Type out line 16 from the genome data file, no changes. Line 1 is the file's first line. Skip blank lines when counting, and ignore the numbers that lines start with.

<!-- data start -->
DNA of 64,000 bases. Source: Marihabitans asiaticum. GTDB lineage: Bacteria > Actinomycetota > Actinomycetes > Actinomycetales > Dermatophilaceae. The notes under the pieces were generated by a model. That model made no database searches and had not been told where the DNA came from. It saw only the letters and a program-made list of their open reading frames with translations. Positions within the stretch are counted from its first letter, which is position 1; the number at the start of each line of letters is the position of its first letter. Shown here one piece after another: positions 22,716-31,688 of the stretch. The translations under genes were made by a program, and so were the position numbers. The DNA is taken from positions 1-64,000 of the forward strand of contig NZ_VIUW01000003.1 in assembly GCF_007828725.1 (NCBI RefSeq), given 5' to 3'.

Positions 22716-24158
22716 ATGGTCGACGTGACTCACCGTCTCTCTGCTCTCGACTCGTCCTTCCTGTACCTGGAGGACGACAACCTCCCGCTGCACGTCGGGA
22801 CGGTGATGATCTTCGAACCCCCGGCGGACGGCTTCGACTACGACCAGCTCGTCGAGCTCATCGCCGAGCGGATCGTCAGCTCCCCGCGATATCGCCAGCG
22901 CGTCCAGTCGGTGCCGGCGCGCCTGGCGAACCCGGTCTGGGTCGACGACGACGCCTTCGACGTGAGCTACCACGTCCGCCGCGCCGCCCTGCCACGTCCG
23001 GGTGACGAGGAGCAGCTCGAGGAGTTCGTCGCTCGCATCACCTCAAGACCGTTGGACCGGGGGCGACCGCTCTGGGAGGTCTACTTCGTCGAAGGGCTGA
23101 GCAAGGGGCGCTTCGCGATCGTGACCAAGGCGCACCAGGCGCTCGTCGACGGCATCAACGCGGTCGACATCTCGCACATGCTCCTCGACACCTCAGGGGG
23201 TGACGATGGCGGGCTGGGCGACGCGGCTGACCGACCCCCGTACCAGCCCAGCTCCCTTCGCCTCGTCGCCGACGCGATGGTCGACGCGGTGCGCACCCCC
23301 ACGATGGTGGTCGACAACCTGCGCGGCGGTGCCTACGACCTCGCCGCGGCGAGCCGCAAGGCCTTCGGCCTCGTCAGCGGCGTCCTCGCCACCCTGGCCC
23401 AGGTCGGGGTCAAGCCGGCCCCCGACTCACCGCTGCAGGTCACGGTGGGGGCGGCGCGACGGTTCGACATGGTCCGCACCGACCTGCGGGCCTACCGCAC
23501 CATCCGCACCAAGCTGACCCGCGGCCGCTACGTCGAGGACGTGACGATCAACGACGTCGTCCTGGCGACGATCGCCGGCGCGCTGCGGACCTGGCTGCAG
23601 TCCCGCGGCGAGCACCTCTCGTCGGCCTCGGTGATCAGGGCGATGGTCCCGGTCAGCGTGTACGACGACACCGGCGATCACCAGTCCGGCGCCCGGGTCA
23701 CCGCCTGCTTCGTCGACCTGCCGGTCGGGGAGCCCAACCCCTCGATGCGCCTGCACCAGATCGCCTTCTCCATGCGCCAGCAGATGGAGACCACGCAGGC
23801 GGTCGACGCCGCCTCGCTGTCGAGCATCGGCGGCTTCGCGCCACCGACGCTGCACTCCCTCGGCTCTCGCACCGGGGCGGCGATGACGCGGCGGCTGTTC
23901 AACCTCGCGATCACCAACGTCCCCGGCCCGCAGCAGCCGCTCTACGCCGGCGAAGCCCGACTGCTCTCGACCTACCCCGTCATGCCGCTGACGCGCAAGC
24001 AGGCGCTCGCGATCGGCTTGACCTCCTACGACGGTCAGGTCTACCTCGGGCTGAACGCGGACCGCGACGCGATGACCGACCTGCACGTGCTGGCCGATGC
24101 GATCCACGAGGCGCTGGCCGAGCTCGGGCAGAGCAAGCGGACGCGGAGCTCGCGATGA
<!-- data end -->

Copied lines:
24001 AGGCGCTCGCGATCGGCTTGACCTCCTACGACGGTCAGGTCTACCTCGGGCTGAACGCGGACCGCGACGCGATGACCGACCTGCACGTGCTGGCCGATGC